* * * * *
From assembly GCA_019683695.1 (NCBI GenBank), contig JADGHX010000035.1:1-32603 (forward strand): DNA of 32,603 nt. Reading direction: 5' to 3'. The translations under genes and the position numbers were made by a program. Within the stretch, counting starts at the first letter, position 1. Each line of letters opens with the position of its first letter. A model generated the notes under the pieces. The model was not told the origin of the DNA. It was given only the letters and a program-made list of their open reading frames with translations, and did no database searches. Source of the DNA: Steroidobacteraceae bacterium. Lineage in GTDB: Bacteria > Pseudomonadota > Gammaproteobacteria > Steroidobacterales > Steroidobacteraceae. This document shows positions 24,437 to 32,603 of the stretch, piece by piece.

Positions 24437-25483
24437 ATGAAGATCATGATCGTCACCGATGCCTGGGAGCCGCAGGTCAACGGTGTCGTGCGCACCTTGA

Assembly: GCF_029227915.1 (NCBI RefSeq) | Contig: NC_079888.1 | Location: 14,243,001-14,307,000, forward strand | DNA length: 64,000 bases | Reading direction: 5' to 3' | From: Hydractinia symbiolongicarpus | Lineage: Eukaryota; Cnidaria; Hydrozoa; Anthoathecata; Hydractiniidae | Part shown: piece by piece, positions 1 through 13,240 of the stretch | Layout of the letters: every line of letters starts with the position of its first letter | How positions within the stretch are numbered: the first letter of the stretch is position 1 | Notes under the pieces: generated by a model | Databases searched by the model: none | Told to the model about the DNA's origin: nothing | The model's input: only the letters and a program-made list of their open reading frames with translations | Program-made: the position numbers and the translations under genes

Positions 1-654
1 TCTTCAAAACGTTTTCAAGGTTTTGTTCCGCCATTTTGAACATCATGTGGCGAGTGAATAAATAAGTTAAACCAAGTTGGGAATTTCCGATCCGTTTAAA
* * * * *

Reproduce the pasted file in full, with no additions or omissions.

From assembly GCA_019683695.1 (NCBI GenBank), contig JADGHX010000035.1:1-32603 (forward strand): DNA of 32,603 nt. Reading direction: 5' to 3'. The translations under genes and the position numbers were made by a program. Within the stretch, counting starts at the first letter, position 1. Each line of letters opens with the position of its first letter. A model generated the notes under the pieces. The model was not told the origin of the DNA. It was given only the letters and a program-made list of their open reading frames with translations, and did no database searches. Source of the DNA: Steroidobacteraceae bacterium. Lineage in GTDB: Bacteria > Pseudomonadota > Gammaproteobacteria > Steroidobacterales > Steroidobacteraceae. This document shows positions 24,437 to 32,603 of the stretch, piece by piece.

Positions 24437-25483
24437 ATGAAGATCATGATCGTCACCGATGCCTGGGAGCCGCAGGTCAACGGTGTCGTGCGCACCTTGA

Assembly: GCF_029227915.1 (NCBI RefSeq) | Contig: NC_079888.1 | Location: 14,243,001-14,307,000, forward strand | DNA length: 64,000 bases | Reading direction: 5' to 3' | From: Hydractinia symbiolongicarpus | Lineage: Eukaryota; Cnidaria; Hydrozoa; Anthoathecata; Hydractiniidae | Part shown: piece by piece, positions 1 through 13,240 of the stretch | Layout of the letters: every line of letters starts with the position of its first letter | How positions within the stretch are numbered: the first letter of the stretch is position 1 | Notes under the pieces: generated by a model | Databases searched by the model: none | Told to the model about the DNA's origin: nothing | The model's input: only the letters and a program-made list of their open reading frames with translations | Program-made: the position numbers and the translations under genes

Positions 1-654
1 TCTTCAAAACGTTTTCAAGGTTTTGTTCCGCCATTTTGAACATCATGTGGCGAGTGAATAAATAAGTTAAACCAAGTTGGGAATTTCCGATCCGTTTAAA